The obtained ground resolution of the images acquired from the UAS was 2 cm/pixel and each image had a footprint 123.7 to 82.1 meters. Prior to the survey missions, geo-referenced mobile targets were used as ground control points (GCP) having dimensions of 40 × 40 cm and were designed in a black and white pattern. These targets were well distributed and homogeneous only in the coastal zone of the study area as the old remains were submerged in the sea due to the sea surface level. The use of GCPs in both surveys had as a result a root mean squared error (RMSE) of 1.87 (cm) and 1.56 (cm) in Eresos and Mytilene old harbors derivatives respectively. The accuracy achieved met the requirements of the authors for creating highly detailed orthophoto maps.
For the realization of this study, the Agisoft Photoscan 1.4.1 [50] was used, because it automates the SfM pipeline in a user-friendly interface with a concrete workflow. In particular, Photoscan automates the detection of feature points in each image and match them with the total of images captured from the UAS. These matches produced a sparse point cloud as the basis for the generation of the scene geometry as represented by a dense point cloud [44,51,52,53]. Finally, the dense 3D point cloud and the total of images were to create (i) a 3D mesh of the area ii) high-resolution orthophotos, (iii) DSM as well as (iv) DTM. All derivatives had no displacements and perfectly match when superimposed for validation to satellite imagery such us ESRI base maps, Google Earth imagery and Hellenic Cadastre latest orthophotos. The details of the derivatives produced are illustrated in the following table (Table 2).

3.3. The Development of the Metadata Cataloging System

In order to facilitate on-line searching and retrieving operations for all data items acquired or produced during CH areas’ representation projects, a specific metadata cataloging system was developed, based on the INSPIRE metadata regulation [36]. INSPIRE [37] is the Directive of the European Union for the creation of a spatial data infrastructure supporting environmental policies and policies or activities which may have an impact on the environment. The decision for the directive adoption by our system was made in order to be compatible with other systems for spatial information discovery and sharing. In the following two sub-sections, the requirement analysis and implementation steps are described in brief, while the functionality of the system is presented in the Results section.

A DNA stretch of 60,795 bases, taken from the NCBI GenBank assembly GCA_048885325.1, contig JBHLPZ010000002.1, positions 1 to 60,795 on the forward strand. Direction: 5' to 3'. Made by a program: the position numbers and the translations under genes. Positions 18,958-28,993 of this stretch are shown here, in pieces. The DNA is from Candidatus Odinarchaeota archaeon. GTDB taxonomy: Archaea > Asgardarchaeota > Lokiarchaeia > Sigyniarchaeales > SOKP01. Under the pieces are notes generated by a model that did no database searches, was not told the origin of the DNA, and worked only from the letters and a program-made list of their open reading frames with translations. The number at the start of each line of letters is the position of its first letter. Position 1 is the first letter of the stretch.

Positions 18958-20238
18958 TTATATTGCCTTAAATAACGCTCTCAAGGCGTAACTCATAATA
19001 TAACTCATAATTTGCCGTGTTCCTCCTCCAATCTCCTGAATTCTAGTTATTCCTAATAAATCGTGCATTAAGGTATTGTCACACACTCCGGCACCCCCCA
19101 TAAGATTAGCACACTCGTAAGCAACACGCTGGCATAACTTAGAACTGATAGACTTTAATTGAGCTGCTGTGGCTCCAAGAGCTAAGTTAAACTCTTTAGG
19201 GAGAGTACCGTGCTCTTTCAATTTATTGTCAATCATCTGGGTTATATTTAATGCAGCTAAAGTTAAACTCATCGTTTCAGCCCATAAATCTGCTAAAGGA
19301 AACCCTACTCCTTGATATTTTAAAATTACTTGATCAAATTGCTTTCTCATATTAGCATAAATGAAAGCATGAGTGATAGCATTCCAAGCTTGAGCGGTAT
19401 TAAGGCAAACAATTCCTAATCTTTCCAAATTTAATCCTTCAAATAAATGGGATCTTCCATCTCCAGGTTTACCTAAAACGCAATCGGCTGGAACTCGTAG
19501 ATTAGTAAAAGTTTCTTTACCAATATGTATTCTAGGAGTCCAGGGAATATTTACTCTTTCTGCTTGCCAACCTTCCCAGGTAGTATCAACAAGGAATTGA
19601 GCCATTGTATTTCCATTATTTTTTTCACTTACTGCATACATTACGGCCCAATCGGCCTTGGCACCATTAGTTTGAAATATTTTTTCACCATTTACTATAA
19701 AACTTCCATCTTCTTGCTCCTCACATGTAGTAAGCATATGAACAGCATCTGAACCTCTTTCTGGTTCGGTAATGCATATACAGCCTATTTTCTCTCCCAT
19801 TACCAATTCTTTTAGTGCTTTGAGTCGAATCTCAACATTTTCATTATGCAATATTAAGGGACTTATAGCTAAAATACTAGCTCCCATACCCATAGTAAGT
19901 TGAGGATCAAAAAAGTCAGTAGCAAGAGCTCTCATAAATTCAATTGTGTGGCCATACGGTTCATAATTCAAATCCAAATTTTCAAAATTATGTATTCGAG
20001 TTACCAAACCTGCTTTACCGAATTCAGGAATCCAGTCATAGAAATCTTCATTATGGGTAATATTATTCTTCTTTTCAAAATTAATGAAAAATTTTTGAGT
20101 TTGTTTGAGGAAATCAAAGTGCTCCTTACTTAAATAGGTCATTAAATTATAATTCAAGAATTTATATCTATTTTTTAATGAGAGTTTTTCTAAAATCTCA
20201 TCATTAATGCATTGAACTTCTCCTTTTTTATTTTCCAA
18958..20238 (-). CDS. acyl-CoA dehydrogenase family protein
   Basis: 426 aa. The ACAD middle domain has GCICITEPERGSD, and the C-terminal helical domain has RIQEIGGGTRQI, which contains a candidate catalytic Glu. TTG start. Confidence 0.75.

3.3.1. Requirements Analysis

Bibliographic research, as well as research through interviews with members of the work team, was carried out. The purpose of the above was to analyze and document the process of taking aerial photographs using drones and the processing of those photographs for the production of derivative products. In this way, we were able to check whether the INSPIRE metadata model covers documentation needs and to finalize the additional metadata elements.
The two key concepts that were chosen to be added were those of “project” and “mission”. The project concerns a specific CH area, in which a series of UAS flights (missions) are planned and carried out. Aerial photographs are taken during missions. In addition, to facilitate and simplify the metadata insertion process and to enhance the usability of the system, we kept the number of the new metadata elements to the minimum and we defined default values and auto-fill fields for many of them.
Regarding the choice of the software platform for the implementation of the system, the requirements were to be free and open-source, as well as not to require a very high load of computer programming.
The result of the requirement analysis was the finalization of a metadata profile, which is an extension of the INSPIRE metadata regulation. Table 3 below contains all new elements (other than ones introduced by INSPIRE), which were introduced to meet the requirements.

3.3.2. System Implementation

The ESRI Geoportal Server–Open Source Metadata Management (Geoportal Server for short) was selected as the most appropriate software platform for the implementation of the system. This software complied with most of the requirements and yielded the desired results.
Geoportal Server supports some out-of-the-box geospatial metadata standards, including INSPIRE. To extend it with the additional metadata elements described above, certain code files were modified, mainly in HTML, XML and XSL/XSLT mark-up languages. More specifically, a copy of the INSPIRE folder was made firstly into the Geoportal Template folder (which contains all metadata profiles). The “inspire-template.xml” file was edited in order to modify existing or define new metadata elements; the “inspire-definition.xml” file was edited in order to define the graphical representation of the metadata elements; and the “inspire-indexables.xml” file was edited in order the new metadata elements to be available for searching operations. The technical details of the implementation are outside the scope of this article.
The system is hosted by a local server within the network of the University of the Aegean, where all the metadata records are stored. It is available at the URL http://geo-aegean.aegean.gr:8091/geoportal and can be used by any web browser. The files acquired or produced during the UAS-SfM methodology are also stored at (different) local servers, at appropriate formats (e.g., geotiff format for DSM files and orthophoto maps).

4. Results

4.1. Unmanned Aerial Systems-Structure from Motion (UAS-SfM) Products